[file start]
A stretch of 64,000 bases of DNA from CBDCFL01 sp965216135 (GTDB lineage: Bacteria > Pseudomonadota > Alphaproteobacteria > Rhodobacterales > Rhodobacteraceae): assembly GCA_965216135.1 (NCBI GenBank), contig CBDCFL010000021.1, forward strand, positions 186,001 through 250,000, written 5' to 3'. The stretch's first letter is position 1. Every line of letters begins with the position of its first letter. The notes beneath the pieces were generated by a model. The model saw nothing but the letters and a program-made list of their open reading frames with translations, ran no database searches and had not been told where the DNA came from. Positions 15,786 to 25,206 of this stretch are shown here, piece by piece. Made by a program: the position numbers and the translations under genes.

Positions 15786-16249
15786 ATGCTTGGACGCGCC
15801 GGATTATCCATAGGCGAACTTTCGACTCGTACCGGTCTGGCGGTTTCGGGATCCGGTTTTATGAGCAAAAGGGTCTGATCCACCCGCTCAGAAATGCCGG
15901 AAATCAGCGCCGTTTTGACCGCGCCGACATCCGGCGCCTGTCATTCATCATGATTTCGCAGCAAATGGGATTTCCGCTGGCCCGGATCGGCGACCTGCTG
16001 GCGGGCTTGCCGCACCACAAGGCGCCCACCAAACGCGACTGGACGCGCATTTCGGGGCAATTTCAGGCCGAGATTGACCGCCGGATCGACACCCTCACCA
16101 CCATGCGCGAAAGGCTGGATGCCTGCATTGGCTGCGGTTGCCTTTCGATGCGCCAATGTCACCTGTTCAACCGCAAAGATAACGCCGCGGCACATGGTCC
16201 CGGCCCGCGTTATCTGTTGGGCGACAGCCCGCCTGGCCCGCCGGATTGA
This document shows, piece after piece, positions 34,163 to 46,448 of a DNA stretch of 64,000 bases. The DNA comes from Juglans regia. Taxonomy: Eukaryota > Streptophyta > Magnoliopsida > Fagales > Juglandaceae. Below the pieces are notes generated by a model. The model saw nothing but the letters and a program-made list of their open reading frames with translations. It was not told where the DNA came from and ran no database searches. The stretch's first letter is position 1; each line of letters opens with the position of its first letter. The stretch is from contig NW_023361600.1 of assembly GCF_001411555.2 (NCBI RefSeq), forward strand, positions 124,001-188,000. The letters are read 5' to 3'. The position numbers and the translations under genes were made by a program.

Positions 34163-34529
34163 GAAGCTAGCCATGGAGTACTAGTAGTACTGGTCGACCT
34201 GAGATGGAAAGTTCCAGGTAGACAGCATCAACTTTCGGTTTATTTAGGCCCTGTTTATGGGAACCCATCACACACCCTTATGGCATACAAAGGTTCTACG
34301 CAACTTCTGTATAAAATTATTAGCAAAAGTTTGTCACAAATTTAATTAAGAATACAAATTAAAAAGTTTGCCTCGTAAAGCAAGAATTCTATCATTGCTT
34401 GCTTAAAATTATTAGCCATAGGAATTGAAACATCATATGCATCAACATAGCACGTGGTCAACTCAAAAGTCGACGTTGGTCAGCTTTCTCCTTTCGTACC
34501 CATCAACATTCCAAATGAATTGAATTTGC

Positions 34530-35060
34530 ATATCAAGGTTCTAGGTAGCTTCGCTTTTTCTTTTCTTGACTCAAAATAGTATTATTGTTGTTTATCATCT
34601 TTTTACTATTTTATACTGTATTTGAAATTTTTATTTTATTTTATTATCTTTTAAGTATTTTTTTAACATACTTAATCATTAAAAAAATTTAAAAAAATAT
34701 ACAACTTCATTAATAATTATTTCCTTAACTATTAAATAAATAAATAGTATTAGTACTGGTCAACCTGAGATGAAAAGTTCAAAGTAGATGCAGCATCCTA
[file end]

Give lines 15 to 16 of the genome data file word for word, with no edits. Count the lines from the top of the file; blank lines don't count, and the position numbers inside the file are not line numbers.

34501 CATCAACATTCCAAATGAATTGAATTTGC

Positions 34530-35060